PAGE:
Louise Marie Adélaïde Eugénie d'Orléans was a French princess, one of the twin daughters of Philippe d'Orléans, known as Philippe Égalité during the French Revolution, Louise Marie Adélaïde de Bourbon. She was titled Mademoiselle de Chartres at birth, Mademoiselle d'Orléans at the death of her twin sister in 1782, Madame Adélaïde; as a member of the reigning House of Bourbon, she was a princesse. Adélaïde was raised according to the liberal principles of her governess, Madame de Genlis, principles which became her own political conviction, she received an excellent but very hard and strenuous education. She was attached to her governess, her mother's demand that de Genlis be replaced, though without success, was a cause of great worry for her, she was considered for marriage to the Duke of Angoulême, but the plans were prevented by queen Marie Antoinette. On, she was considered for marriage to the Duke of Berry, which did not materialise either. During the French Revolution, de Genlis on at least one occasion took her to the radical Cordelieres Club.
In 1791, her father asked de Genlis to take her to England for her safety. The year after, he summoned them back to prevent Adelaide's name from being placed on the list of emigrees; when they arrived, however, de Genlis discovered that Adélaïde was on the list and that her father, whose political situation had deteriorated, asked her to take Adélaïde out of the country again. Adelaide received painting lessons from Pierre-Joseph Redouté and produced some highly-regarded botanical studies as a result. In 1792, she left France with de Genlis to the Austrian Netherlands and to Switzerland, where she was placed in a convent in Bremgarten. During the Terror her father was guillotined, her mother was banished to Spain. Sometime in the spring of 1794, Adélaïde moved to the home of the Princess of Conti, they moved to Bavaria in 1798 and thereafter to Bratislava, in 1801, she joined her mother in Barcelona in Spain. Her relationship with her mother was not good, as she disapproved of her mother's relationship with chancellor de Folmont.
On 25 November 1809, she and her mother attended the wedding of her brother Louis Philippe to Maria Amalia of Naples and Sicily in Palermo on Sicily. After the wedding, she did not return with her mother to Spain, but preferred to live with her brother and sister-in-law at Palazzo Orléans in Palermo, she was described as devoted to her brother and his family: united with her sister-in-law in their mutual love and concern for him, a second mother to his children. After the fall of Napoleon in 1814, she returned with her brother and his family to Paris and settled with them in Palais-Royal. During the Bourbon Restoration, Palais-Royal was described as a center of high society social life in the capital, despite the fact that custom dictated that she as an unmarried "spinster" was expected to live in the background, it was she rather than her more reserved sister-in-law who took the role of hostess, she was described as firm and frank, she was a leading force in the family councils of the House of Orléans.
Her loyalty to her brother has been described as due to the fact that, early separated from her family, she was treated with reserve during her exile because of the political actions of her father during the revolution, her brother was the first person she could lavish her affection upon. Louis Philippe, in turn, relied upon her intelligence and loyalty, made her his confidant and listened to her advice, she came to exert great political influence upon him. Being brought up a liberal, she supported the idea of a constitutional monarchy and a representative government, she was not on good terms with the reigning Bourbon family. Adélaïde rather than her brother are described as the active head of the Orléans fraction, she had the active desire and ambition to make him monarch. In her apartment at Palais-Royal, she hosted a salon which became the center of liberal opposition toward the regime, by use of her great personal fortune, she supported the liberal press and various political actors, artists and influential figures to gather support for her brother, among them Talleyrand.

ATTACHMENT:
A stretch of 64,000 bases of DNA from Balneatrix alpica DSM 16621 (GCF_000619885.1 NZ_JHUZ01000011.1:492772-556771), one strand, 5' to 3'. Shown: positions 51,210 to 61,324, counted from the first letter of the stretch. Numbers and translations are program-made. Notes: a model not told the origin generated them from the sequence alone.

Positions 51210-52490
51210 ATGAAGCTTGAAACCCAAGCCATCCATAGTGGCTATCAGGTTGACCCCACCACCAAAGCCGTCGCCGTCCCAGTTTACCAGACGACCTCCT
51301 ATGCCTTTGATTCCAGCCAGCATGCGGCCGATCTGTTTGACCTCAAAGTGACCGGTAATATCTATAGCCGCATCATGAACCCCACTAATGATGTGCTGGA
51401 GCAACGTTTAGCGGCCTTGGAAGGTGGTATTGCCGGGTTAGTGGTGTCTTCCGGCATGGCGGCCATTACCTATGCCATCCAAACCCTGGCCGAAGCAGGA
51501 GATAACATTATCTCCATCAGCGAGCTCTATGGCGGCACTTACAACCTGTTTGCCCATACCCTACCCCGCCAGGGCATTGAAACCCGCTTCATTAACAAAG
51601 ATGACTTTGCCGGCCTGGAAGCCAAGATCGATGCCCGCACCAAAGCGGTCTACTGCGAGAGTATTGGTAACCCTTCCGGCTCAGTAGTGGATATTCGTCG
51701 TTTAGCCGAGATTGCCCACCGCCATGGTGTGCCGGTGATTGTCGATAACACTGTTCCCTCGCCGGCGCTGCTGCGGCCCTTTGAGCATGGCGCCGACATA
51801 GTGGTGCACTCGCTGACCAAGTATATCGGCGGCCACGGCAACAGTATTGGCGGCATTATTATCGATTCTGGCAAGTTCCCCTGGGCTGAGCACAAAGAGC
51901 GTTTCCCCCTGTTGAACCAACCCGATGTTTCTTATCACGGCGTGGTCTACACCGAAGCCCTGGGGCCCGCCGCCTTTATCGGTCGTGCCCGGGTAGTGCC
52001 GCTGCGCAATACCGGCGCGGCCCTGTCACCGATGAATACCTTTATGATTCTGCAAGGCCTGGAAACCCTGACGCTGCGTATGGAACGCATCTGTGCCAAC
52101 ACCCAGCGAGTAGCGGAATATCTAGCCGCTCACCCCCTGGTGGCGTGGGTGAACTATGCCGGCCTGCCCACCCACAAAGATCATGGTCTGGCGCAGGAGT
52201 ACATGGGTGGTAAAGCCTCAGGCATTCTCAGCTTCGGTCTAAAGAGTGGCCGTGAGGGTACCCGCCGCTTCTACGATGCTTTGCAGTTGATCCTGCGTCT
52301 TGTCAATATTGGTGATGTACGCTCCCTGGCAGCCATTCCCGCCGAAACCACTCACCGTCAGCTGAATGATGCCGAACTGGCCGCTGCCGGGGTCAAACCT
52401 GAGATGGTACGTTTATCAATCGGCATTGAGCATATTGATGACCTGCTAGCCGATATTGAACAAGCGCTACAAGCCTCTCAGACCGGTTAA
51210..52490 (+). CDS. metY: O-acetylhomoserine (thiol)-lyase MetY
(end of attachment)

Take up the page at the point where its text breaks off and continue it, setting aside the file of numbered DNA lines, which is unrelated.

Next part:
When Louis-Philippe became King of the French in the reign known as the July Monarchy, she was known as Madame Adélaïde. All her life, she was his loyal advisor or, in 19th century parlance, his "Egeria", it was she who encouraged him to accept the crown during the July revolution, her influence continued undisturbed during his reign. When tumult followed the publication of the Ordinances in 1830 and erupted in the July revolution in Paris, the Orléans family was at the country estate Neuilly. Adélaïde convinced Louis-Philippe that the moment was right for him to place himself as the leader of the opposition against the absolute monarchy of Charles X, present himself as the candidate of a constitutional monarchy, in between the unpopular absolute monarchy and the republicanism. In this, she defeated the view of her sister-in-law Maria Amalia, loyal to the reigning older branch; when rumors arrived that the royalists were going to arrest Louis-Philippe, he evacuated to Raincy and the children were sent to Villiers-Coterets, but Adélaïde and Maria Amalia remained at Neuilly.
When a delegation reached Neuilly and offered Louis-Philippe the crown, Maria Amalia refused the offer on behalf of herself and her spo
Louis William, Margrave of Baden-Baden